Recently, Town Clerk/Treasurer Roger Campbell informed The Brazil Times the town was awarded $956,000 from the Indiana Office of Community and Rural Affairs (OCRA) to help pay for town water and sewer upgrades.
"We had gotten some money in 2001 or 2002, but nothing like this, though," Campbell said. "The money has been earmarked for water and sewer (upgrades) that have been mandated by the state actually for some time. We haven't had the money to start working on them."
The council conducted a public hearing in mid-June to discuss the grant process with town residents.
During the July meeting of the Center Point Town Council, President Roy Smith informed members of the public the town had begun working with West Central Indiana Economic Development District, Inc., (WCIEDD) grant administrator Kristy Jerrell in order to secure the money.
Hannum, Wagle and Cline Engineering, Terre Haute, has worked with the council regarding the grant money, telling the council its best option was to apply for a DR-2 through OCRA, which had to be completed by July 2.
Officials with Hannum, Wagle and Cline had told The Brazil Times earlier this year the initial idea was to put together a utility master plan for the town. However, those plans were scrapped after the firm believed the town was in a good position to obtain DR-2 funds.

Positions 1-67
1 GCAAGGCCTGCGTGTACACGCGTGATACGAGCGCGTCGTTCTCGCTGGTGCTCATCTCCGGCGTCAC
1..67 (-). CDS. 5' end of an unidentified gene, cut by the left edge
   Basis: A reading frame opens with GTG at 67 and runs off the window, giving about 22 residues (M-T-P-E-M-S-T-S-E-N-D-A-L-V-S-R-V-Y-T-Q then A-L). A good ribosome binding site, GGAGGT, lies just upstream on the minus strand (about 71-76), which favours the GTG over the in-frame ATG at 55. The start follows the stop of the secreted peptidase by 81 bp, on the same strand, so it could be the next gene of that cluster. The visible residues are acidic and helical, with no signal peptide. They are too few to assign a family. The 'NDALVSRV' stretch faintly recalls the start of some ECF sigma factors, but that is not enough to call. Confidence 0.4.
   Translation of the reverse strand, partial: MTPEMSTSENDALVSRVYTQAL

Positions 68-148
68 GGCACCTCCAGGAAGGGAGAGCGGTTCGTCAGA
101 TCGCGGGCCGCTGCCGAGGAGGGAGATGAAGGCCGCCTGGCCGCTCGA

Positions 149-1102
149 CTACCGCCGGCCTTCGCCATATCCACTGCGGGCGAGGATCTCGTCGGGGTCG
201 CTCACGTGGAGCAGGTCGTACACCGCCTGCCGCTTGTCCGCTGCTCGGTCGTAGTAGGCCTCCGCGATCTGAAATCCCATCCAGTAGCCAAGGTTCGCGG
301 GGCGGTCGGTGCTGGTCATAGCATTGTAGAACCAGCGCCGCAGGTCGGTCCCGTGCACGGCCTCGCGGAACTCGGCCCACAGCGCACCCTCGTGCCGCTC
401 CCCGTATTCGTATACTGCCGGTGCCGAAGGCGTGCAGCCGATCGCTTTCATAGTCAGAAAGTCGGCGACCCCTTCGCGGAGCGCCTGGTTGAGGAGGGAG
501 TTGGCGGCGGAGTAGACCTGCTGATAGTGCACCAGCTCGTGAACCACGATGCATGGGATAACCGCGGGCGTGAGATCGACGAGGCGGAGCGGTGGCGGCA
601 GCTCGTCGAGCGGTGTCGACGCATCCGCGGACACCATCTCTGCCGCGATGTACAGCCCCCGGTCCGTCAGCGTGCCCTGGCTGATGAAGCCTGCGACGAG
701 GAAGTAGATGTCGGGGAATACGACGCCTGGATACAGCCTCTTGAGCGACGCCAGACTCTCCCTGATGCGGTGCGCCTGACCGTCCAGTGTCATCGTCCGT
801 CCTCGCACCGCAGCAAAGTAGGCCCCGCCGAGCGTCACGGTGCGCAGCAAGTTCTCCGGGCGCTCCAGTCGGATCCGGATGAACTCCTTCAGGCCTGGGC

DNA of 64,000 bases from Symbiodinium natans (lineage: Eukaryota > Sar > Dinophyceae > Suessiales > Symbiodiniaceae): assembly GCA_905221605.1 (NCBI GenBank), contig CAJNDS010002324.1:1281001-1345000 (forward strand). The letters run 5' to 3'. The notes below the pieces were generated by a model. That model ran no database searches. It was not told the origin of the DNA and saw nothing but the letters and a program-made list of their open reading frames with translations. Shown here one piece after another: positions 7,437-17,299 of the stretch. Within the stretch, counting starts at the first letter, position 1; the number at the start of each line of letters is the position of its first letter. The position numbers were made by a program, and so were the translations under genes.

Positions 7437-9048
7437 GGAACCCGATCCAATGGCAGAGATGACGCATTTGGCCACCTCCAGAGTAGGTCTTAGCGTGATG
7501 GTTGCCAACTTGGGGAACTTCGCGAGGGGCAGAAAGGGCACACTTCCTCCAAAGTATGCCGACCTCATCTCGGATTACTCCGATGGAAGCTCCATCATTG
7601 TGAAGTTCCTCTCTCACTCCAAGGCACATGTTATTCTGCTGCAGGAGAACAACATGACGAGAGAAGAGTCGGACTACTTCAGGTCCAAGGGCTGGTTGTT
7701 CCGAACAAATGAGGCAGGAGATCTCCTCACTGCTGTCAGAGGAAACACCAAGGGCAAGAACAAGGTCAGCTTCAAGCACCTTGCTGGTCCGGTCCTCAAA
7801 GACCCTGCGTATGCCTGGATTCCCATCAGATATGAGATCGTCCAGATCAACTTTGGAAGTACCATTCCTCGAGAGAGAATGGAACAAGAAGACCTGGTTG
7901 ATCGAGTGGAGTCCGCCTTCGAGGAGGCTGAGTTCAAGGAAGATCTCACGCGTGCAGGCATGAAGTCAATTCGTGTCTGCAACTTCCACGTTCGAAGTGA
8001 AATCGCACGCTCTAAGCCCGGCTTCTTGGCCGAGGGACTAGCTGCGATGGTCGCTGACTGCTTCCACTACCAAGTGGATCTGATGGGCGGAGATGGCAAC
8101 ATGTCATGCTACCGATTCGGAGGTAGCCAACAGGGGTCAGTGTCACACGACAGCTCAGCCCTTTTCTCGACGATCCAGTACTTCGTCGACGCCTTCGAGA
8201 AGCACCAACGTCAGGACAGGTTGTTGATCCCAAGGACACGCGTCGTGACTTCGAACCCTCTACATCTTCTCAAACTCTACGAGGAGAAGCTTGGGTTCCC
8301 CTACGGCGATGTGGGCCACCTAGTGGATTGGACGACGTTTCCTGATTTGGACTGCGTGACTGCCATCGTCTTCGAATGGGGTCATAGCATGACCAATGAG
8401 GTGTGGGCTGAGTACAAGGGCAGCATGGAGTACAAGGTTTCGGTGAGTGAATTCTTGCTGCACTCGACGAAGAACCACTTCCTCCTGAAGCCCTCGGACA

In 2009, Congress appropriated $300 million in Community Development Block Grant funds following the 2008 flooding. Indiana, according to the OCRA website, was awarded $67 million in recovery funding.
Campbell said the town was notified in September it had received the grant.
Campbell added Jerrell had informed the council she was scheduled to have a meeting with OCRA officials Wednesday to discuss releasing the funds.
He told The Brazil Times the money would be used to help improve a booster station the town runs at the corner of County Road 600 North and CR 200 E, near Jackson Township Elementary School.
"To turn (the pump) off and on, you have to crawl in it," Campbell said. "The state doesn't like that, for obvious reasons. It's not safe. For several months, this pump has had to be taken care of manually. That was going to be quite costly to repair.
"We've been holding out on word of this grant."
Campbell added there is only one pump at the area and the state had recently notified town officials it required two "redundant" pumps in that location in case something happens to one of them.
"There will be two pumps instead of one," he said.
He said the town plans to replace pumps in its sewer system as well.
He said the money was imperative after the Indiana Department of Environmental Management (IDEM) had requested the improvements, adding if the town had not received the grant money at this time, it would have applied again.
"The state's been very good to work with," Campbell said. "We've been able to patch things up. We've just been able to take care of most of, or a lot of it, by being really vigilant. It's very costly in the long run."